Deraney Named A Groza Award Semifinalist

NC State kicker John Deraney is one of 20 semifinalists for the Lou Groza Award, given to the nation's top placekicker.

NC State kicker John Deraney is one of 20 semifinalists for the Lou Groza Award, given to the nation's top placekicker.

A junior from Fayetteville, Georgia, Deraney is in his second season as NC State's starting placekicker. The 6-foot-4, 215-pounder also handles punting duties for the Wolfpack.

On the season, Deraney has connected on 11-of-13 field goal attempts, an 84.6% conversion rate. His longest kick of the season, a 48-yarder, came last weekend in NC State's 20-15 victory over Florida State. Deraney has also connected on 20-of-20 extra point attempts. He hasn't missed an extra point kick since his junior year of high school.

Joining Deraney among the semifinalists include ACC kickers Jad Dean (Clemson), Connor Hughes (Virginia), Brandon Pace (Virginia Tech), and Sam Swank (Wake Forest). Also named to the list are Mike Barrow (Idaho), Dan Beardall (Utah), Kenny Byrd (New Mexico), Brandon Coutu (Georgia), Mason Crosby (Colorado), Brad DeVault (Tulsa), John Huston (Ohio State), Robert Lee (East Carolina), Darren McCaleb (Southern Mississippi), Garrett Rivas (Michigan), Jason Robbins (Toledo), Kyle Schlicher (Iowa), Reagan Schneider (Texas-El Paso), Alex Serna (Oregon State), and Clint Stitser (Fresno State).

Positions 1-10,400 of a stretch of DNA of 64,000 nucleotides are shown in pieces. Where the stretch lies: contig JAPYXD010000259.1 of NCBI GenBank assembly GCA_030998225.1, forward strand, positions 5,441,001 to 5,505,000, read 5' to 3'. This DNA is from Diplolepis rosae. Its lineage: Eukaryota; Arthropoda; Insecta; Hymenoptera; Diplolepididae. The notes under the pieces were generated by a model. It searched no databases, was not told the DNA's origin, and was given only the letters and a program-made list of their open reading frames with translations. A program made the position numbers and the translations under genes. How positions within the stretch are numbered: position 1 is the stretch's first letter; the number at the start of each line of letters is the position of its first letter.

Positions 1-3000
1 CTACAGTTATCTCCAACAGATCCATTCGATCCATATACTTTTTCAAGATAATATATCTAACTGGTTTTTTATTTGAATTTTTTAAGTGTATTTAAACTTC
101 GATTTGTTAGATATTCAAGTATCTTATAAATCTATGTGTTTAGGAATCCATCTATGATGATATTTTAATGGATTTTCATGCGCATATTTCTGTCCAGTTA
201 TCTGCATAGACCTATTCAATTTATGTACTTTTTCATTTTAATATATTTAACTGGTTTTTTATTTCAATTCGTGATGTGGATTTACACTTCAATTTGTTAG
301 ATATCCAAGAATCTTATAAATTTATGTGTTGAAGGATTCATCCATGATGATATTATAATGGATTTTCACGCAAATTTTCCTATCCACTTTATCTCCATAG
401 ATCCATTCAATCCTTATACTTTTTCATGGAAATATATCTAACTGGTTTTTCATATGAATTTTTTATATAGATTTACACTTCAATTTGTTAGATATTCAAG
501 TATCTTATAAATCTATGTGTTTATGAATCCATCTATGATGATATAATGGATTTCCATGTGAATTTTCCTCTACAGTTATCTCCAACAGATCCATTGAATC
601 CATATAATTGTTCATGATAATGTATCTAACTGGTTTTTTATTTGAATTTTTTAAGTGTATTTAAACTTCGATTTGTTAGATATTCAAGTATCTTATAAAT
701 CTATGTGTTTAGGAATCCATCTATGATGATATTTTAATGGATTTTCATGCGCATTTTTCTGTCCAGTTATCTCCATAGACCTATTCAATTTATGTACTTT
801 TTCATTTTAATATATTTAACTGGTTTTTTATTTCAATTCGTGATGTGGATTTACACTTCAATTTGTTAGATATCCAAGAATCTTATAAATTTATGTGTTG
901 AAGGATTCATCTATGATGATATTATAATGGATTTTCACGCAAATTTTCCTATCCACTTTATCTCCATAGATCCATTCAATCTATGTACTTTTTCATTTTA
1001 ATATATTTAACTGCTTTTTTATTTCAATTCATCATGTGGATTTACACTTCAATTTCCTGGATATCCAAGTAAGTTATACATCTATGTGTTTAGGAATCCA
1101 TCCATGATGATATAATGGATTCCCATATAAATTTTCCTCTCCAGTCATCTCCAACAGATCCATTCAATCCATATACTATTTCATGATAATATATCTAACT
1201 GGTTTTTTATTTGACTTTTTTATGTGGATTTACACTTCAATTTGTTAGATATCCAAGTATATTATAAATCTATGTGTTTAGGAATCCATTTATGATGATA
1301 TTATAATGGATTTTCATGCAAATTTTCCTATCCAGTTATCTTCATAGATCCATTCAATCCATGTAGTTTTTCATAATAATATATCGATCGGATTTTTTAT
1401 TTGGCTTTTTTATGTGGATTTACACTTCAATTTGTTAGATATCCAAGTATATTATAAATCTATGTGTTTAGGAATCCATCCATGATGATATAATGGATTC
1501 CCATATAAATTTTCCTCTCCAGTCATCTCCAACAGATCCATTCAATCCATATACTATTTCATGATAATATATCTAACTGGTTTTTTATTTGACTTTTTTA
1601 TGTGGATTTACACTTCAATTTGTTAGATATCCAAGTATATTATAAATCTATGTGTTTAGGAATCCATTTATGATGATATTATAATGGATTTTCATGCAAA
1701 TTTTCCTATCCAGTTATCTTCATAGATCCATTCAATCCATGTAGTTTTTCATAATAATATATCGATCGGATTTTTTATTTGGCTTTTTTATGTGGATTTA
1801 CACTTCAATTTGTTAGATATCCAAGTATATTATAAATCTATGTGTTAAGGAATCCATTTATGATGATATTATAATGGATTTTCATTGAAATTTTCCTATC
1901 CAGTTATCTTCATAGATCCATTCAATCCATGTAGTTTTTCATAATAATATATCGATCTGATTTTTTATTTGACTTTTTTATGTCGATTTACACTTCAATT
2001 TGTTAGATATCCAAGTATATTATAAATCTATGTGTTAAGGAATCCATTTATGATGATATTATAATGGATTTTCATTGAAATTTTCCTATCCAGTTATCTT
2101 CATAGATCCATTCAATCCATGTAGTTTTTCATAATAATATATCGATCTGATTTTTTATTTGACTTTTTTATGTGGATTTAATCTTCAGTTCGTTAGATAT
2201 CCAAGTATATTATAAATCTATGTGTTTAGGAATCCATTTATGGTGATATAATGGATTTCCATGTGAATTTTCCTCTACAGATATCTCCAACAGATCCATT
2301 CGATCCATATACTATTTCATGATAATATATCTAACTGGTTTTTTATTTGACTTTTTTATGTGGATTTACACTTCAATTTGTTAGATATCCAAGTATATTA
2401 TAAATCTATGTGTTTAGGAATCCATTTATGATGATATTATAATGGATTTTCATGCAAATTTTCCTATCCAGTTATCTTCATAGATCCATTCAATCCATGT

Voters for the award include Division I-A head coaches, sportswriters, sportscasters, conference representatives, professional kickers, and previous Lou Groza Award finalists. The three finalists for the award will be announced on November 21 and will be honored at the 14th Annual Lou Groza Collegiate Placekicker Award Dinner on December 6 at the Palm Beach Gardens Marriott. The 2005 Lou Groza Award winner will be announced on December 8 during the ESPN Home Depot College Football Award Show in Orlando, FL.

The award, now in its 14th year, is named for NFL Hall of Fame kicker Lou Groza, who played 21 seasons with the Cleveland Browns. Groza won four NFL titles with Cleveland and was named NFL Player-of-the-Year in 1954. Nicknamed "The Toe," he was one of the first players to truly make kicking an art-form, and he helped usher in to football the idea that a player could be used solely for kicking.


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